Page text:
To satisfy competition concerns, DuPont will its swap crop protection R&D assets for FMC’s nutrition business
The European commission has conditionally approved the mega-merger of Dow and DuPont, though DuPont has been told to sell off its pesticides business to avoid competition concerns.
The commission worried that the merger would reduce competition on price and choice for existing pesticides and retard innovation. Just three other companies are globally active throughout the entire R&D process, from discovery to sales – BASF, Bayer, Syngenta.
The commission’s investigations showed that Dow and DuPont were competing head-to-head in a number of important crop protection research areas. Hence it has ruled that most of DuPont’s global pesticides R&D organisation must be divested. Specifically, DuPont’s herbicides for cereals, oilseed rape, sunflower, rice and pasture were noted, along with insecticides for fruit and vegetables. All tangible and intangible assets underpinning the divested products, including manufacturing plants, must also be sold.
To satisfy these requirements, DuPont has agreed an asset swap with agricultural and food materials firm FMC. It will trade its crop protection business, including R&D capabilities, for all of FMC’s health and nutrition business. FMC will also pay DuPont $1.2 billion (£960 million) in cash, plus $425 million in working capital. FMC will acquire DuPont’s cereal broadleaf herbicides and chewing insecticides, plus DuPont’s crop protection R&D pipeline and organisation, excluding seed treatment, nematicides, and late-stage R&D programmes. DuPont will continue to develop and bring these to market.
‘They are slicing and dicing the activities of DuPont,’ says Peter Carstensen, competition law expert at the University of Wisconsin in Madison, US. ‘There are subsets of herbicide and pesticide business, which raises questions about whether FMC will get a viable set of assets. Another key question is whether it is well-positioned to handle the technology.’
Carstensen was not surprised that DuPont was told to sell off a lot of R&D – it had been widely predicted, and signalled in early communications from the EU. He points out that DuPont has already begun reorganising its R&D divisions, with significant redundancies at its Delaware sites. And despite the divestment, issues will remain with crops like corn, soybeans and cotton in the US if the merger goes ahead, Carstensen adds.
The full commission decision runs to over a thousand pages and could take a few months to release publicly. It explains in full the commission’s concerns and how the proposed remedies address them. Dow and DuPont also overlap in certain petrochemical product areas, so the commission has specified Dow must sell off two manufacturing facilities for acid co-polymers in Spain and the US.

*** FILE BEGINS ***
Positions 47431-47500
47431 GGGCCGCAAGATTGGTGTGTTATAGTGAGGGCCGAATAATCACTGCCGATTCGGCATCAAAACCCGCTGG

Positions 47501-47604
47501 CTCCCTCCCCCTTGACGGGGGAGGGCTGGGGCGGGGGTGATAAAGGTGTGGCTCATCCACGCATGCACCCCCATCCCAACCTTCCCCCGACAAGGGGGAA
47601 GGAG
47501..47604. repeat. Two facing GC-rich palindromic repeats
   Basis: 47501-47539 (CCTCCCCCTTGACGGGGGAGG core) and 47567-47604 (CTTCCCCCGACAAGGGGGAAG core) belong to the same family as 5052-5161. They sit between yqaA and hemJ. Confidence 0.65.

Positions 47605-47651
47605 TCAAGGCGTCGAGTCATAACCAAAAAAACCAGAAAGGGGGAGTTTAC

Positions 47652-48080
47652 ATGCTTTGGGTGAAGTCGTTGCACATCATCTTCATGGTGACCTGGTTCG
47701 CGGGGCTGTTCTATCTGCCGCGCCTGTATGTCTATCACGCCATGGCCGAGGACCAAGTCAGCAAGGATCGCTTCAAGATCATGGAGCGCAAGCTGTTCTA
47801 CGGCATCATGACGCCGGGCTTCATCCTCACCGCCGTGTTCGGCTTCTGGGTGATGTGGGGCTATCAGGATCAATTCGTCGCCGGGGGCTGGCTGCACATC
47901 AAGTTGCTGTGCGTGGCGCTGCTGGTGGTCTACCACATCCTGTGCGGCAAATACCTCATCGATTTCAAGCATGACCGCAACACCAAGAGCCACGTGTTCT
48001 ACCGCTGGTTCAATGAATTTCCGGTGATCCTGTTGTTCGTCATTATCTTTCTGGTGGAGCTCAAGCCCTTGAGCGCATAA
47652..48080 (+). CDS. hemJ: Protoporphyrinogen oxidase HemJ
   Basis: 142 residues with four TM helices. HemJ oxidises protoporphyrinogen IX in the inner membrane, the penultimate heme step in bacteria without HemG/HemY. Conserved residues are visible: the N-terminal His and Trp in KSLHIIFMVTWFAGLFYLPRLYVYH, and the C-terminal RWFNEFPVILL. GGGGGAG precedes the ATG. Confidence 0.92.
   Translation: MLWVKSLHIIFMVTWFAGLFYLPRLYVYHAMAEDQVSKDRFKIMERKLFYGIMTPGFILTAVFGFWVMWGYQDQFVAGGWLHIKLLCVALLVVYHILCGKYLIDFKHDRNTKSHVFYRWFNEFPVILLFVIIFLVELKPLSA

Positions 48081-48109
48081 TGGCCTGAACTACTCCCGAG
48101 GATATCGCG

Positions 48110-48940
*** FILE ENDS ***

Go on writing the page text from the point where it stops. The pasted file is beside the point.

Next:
It’s not just the US still standing in the way of this merger. They need clearance from countries such as India, Brazil, Russia and South Africa
Meanwhile, the commission is still considering Bayer’s intended acquisition of seed giant Monsanto, and a takeover of Syngenta by ChemChina. All this consolidation is causing concerns within the agri-business sector. Farmers and consumer groups are worried about higher prices for traits, seeds and agrochemicals; less choice; and reduced innovation.
The US Department of Justice also must rule on the mergers. Carstensen says competition lawyers don’t know which way the Trump administration will go on these issues. ‘It’s important to realise that it is not just the US standing in the way of [the Dow-DuPont] merger. They need clearance from a bunch of other countries that are very important economically, such as India, Brazil, Russia and South Africa.’ These countries will pay attention to the details of the European commission decision, and if they impose restrictive requirements, the deal could yet be called off.
The non-profit American Antitrust Institute cautioned against drawing major implications of the commission decision to other markets. Unlike Europe, the US plants genetically modified crops extensively. That market has been strongly affected by previous consolidations. ‘Empirical evidence shows that “technology fees” on transgenic corn, soybean, and cotton seed make up a significant proportion of total seed costs,’ said institute president Diana Moss in statement. ‘The US Department of Agriculture notes that the prices of farm inputs, led by crop seed, have generally risen faster over the last 20 years than the prices farmers have received for their commodities.’
Agricultural biotechnology innovation comes at an increasingly higher price, Moss added, ‘a price that many worry will increase if the Dow–DuPont and Monsanto–Bayer mergers go through.’ She points to a pending duopoly in corn and soybeans, and Monsanto’s dominance in cotton. Just six companies control almost two-thirds of the global seed market.